Scott County Highpoint Trip Report
Date: August 16, 2008
The area around this highpoint has seen a substantial increase in both coal and
oil and gas development recently but I was glad to see that the 2002 trip
descriptions are for the most part unchanged. From TN 116 at the National Coal
Prep Plant, drive up the steep gravel Fork Mountain Haul Road. The road is in
good shape to the tailings pond but beyond it is steeper and covered in loose,
coarse gravel. Pass side roads at 1.2 and 3.2 miles before crossing the head of
Indian Fork and climbing to a T junction with another well maintained gravel
road at 5.7 miles. To the right on this crest road it is 1.3 miles to the start
of a rough ATV trail that leads to the strip mined top of Burge Mountain.
The highest point on Burge looked to be on the west or south side of the mined area.
To the left of the T junction on the crest road it is 1.7 miles to Guinea Gap
where another well maintained gravel road enters from the south. Just slightly
west of the gap a lightly used ATV trail climbs north through the woods to a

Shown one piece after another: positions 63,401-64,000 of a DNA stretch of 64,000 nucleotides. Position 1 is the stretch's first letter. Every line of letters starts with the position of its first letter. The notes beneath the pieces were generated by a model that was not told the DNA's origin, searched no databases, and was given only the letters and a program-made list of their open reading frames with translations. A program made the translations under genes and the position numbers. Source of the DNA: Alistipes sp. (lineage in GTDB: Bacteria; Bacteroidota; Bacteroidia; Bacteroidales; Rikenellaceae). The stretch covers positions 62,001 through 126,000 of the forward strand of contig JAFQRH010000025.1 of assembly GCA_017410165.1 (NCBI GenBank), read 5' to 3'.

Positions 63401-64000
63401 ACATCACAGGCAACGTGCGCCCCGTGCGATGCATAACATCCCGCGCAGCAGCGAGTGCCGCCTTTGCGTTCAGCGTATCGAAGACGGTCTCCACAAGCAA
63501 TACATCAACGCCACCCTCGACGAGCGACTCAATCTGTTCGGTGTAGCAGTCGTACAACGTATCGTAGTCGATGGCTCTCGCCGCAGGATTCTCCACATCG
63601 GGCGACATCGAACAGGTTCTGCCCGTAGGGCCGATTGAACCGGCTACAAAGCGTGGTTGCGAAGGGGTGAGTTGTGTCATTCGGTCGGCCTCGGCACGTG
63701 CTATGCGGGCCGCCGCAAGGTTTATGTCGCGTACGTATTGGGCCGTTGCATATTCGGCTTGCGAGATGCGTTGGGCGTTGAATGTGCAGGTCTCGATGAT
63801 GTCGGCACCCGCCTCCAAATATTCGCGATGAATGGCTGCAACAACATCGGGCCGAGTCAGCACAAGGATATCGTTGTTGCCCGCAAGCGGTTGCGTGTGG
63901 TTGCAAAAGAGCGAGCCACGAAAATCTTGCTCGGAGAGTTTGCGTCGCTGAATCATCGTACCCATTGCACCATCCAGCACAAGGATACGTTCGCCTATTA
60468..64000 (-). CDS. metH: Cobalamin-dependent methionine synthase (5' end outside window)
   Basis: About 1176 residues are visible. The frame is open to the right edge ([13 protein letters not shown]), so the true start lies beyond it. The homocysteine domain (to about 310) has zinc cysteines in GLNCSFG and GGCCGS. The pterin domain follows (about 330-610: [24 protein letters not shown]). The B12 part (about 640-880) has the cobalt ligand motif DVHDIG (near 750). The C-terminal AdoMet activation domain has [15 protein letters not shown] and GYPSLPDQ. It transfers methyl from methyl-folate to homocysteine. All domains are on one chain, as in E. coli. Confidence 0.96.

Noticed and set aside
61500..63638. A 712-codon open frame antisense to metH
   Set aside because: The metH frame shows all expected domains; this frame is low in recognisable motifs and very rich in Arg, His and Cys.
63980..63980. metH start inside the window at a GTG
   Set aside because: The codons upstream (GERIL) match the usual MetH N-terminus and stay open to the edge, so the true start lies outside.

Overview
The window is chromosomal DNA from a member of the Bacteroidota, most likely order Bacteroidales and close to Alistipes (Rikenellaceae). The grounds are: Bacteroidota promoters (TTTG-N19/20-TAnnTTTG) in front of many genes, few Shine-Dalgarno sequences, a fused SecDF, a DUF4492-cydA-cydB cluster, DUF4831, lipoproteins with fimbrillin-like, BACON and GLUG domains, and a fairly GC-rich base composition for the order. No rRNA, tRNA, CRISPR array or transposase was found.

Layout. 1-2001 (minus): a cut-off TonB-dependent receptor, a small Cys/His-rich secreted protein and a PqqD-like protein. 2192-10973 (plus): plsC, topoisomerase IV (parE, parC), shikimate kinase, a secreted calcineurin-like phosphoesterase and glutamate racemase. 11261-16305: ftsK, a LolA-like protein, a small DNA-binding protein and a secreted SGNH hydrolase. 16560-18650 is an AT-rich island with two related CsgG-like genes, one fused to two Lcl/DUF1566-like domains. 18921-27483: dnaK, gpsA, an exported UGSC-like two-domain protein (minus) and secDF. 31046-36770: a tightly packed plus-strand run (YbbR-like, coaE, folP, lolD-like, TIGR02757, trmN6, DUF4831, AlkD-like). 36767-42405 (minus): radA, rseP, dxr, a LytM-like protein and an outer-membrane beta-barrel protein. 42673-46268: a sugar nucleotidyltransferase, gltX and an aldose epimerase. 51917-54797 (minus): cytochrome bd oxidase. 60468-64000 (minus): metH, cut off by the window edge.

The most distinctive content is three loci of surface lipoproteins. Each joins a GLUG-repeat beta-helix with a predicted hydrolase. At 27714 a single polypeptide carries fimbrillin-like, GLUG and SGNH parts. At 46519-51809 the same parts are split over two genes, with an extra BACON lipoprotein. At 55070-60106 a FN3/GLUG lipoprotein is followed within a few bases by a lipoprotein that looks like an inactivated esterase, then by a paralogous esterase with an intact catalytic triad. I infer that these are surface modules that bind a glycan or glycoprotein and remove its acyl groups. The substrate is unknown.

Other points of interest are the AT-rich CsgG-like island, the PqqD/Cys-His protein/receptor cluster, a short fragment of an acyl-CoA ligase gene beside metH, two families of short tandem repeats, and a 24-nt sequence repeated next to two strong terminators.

point just slightly west of the high point of Walnut Knob. I could find no
marker for the highpoint here. Just slightly east of Guinea Gap an old trail
leads south to the abandoned tower site on Guinea Hill Knob. The two abandoned
towers at the summit have been cut down and the remains of one small building
still stand. The ATVs have not yet discovered this trail and it remains a far
more pleasant walk than Walnut or Burge. With the thick vegetation of high
summer I wasn’t able to tell which of Burge, Walnut or Guinea Hill Knob might be
For this trip I drove the steep section of the Fork Mountain Haul Road and then
parked on the large bench at 2600 feet and explored the area on my mountain bike.
My 2WD Toyota made the steep climb but a 4WD vehicle would do much better.
Most of the land in this area has been purchased by the State of Tennessee and
is managed as part of the North Cumberland Wildlife Management Area. The
mineral rights are still privately owned and there have been a lot of new gas
wells installed recently. The state’s Cumberland Trail will also pass through
the area, probably from Coffin Spring east along a route similar to that
described in the trip report from June 16, 2001. I saw two intersections of the
Cumberland Trail just west of Burge Mountain but wasn’t able to explore the trail.
Author: Hiram Rogers